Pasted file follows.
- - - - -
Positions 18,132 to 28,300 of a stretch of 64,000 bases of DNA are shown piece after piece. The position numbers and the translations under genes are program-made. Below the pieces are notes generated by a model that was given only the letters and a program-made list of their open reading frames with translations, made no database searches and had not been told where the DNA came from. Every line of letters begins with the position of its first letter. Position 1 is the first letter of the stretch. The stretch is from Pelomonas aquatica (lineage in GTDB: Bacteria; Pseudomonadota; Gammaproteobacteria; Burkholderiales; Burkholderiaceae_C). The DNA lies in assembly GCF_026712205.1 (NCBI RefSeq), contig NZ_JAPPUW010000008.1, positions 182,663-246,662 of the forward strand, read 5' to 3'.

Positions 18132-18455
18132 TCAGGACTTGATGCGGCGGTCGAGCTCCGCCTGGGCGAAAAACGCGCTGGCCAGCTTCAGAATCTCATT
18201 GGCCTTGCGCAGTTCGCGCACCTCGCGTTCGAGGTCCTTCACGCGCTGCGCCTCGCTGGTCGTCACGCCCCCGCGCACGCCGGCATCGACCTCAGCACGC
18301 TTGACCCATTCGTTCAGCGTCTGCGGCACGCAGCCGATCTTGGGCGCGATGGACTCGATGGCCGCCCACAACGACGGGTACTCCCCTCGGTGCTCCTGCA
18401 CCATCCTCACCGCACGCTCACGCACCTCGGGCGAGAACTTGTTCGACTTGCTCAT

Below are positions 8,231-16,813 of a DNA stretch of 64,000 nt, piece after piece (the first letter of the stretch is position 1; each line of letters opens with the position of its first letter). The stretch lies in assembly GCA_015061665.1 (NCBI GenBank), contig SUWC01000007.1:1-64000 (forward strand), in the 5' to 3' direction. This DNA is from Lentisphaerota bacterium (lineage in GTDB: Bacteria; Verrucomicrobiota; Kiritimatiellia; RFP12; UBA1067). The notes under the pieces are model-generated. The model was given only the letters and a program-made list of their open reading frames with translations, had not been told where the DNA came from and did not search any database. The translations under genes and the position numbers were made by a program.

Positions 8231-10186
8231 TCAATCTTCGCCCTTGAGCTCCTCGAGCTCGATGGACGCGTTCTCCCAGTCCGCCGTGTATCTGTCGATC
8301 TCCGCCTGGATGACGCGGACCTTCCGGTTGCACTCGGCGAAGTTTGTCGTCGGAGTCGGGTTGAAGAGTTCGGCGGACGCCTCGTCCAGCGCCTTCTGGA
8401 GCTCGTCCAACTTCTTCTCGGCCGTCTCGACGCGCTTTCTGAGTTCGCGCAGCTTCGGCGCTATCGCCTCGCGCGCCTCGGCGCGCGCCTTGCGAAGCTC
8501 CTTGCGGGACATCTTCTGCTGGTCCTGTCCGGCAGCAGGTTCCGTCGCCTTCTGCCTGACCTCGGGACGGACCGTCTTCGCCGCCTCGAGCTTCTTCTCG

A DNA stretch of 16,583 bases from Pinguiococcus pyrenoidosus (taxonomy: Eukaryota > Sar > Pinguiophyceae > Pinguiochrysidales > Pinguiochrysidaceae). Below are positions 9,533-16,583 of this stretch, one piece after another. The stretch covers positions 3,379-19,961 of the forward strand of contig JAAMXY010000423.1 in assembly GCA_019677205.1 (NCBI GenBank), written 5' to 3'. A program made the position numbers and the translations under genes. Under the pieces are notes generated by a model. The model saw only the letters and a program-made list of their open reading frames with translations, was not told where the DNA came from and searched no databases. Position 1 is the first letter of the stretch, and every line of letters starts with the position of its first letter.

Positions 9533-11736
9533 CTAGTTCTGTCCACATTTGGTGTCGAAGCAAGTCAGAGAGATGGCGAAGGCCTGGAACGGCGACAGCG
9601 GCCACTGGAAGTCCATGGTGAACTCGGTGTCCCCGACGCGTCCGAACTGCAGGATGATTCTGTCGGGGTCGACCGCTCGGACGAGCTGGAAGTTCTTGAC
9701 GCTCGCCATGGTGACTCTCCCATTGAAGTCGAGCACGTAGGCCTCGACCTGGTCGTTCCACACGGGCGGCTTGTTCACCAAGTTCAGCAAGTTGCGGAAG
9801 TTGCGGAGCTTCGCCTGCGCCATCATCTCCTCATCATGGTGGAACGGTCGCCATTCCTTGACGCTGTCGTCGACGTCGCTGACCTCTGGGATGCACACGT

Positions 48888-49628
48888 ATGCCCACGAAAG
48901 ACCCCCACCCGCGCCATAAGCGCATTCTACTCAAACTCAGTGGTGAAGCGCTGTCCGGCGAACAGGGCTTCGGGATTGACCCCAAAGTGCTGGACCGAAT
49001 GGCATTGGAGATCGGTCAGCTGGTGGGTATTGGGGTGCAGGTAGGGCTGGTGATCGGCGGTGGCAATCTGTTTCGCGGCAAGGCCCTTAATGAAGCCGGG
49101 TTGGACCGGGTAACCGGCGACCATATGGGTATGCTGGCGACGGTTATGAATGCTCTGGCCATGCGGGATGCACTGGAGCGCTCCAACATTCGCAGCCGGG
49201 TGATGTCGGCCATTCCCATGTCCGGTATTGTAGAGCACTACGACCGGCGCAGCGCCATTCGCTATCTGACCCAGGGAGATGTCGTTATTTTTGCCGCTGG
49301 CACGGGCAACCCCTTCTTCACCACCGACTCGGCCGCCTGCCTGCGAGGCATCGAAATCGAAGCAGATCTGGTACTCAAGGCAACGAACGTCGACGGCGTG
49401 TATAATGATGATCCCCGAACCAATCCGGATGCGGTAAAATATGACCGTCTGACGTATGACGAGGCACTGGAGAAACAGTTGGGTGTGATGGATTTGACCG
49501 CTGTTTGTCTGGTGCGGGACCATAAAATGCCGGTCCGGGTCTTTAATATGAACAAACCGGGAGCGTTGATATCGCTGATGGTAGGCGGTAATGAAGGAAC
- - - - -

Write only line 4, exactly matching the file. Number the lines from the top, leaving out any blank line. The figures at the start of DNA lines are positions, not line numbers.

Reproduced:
18201 GGCCTTGCGCAGTTCGCGCACCTCGCGTTCGAGGTCCTTCACGCGCTGCGCCTCGCTGGTCGTCACGCCCCCGCGCACGCCGGCATCGACCTCAGCACGC